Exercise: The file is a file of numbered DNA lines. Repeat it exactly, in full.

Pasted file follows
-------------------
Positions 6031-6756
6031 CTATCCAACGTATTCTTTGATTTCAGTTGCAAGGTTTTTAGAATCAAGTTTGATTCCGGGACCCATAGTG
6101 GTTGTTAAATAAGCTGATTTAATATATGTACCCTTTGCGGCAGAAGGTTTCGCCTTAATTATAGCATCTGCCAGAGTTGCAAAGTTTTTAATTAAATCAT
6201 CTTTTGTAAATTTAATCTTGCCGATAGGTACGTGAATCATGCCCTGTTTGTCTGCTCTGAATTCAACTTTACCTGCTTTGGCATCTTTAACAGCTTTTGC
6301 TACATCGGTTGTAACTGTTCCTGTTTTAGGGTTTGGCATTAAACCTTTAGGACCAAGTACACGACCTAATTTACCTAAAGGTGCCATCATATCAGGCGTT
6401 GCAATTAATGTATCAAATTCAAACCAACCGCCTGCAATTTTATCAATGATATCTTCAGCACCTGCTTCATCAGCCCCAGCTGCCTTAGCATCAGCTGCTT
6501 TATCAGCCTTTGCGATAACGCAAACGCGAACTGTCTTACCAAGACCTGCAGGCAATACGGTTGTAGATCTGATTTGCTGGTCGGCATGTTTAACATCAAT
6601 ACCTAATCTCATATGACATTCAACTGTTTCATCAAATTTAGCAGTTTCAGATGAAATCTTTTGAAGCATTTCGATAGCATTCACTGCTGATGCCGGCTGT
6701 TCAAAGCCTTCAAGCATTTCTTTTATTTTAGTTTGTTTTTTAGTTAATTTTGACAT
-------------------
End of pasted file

Positions 6031-6756
6031 CTATCCAACGTATTCTTTGATTTCAGTTGCAAGGTTTTTAGAATCAAGTTTGATTCCGGGACCCATAGTG
6101 GTTGTTAAATAAGCTGATTTAATATATGTACCCTTTGCGGCAGAAGGTTTCGCCTTAATTATAGCATCTGCCAGAGTTGCAAAGTTTTTAATTAAATCAT
6201 CTTTTGTAAATTTAATCTTGCCGATAGGTACGTGAATCATGCCCTGTTTGTCTGCTCTGAATTCAACTTTACCTGCTTTGGCATCTTTAACAGCTTTTGC
6301 TACATCGGTTGTAACTGTTCCTGTTTTAGGGTTTGGCATTAAACCTTTAGGACCAAGTACACGACCTAATTTACCTAAAGGTGCCATCATATCAGGCGTT
6401 GCAATTAATGTATCAAATTCAAACCAACCGCCTGCAATTTTATCAATGATATCTTCAGCACCTGCTTCATCAGCCCCAGCTGCCTTAGCATCAGCTGCTT
6501 TATCAGCCTTTGCGATAACGCAAACGCGAACTGTCTTACCAAGACCTGCAGGCAATACGGTTGTAGATCTGATTTGCTGGTCGGCATGTTTAACATCAAT
6601 ACCTAATCTCATATGACATTCAACTGTTTCATCAAATTTAGCAGTTTCAGATGAAATCTTTTGAAGCATTTCGATAGCATTCACTGCTGATGCCGGCTGT
6701 TCAAAGCCTTCAAGCATTTCTTTTATTTTAGTTTGTTTTTTAGTTAATTTTGACAT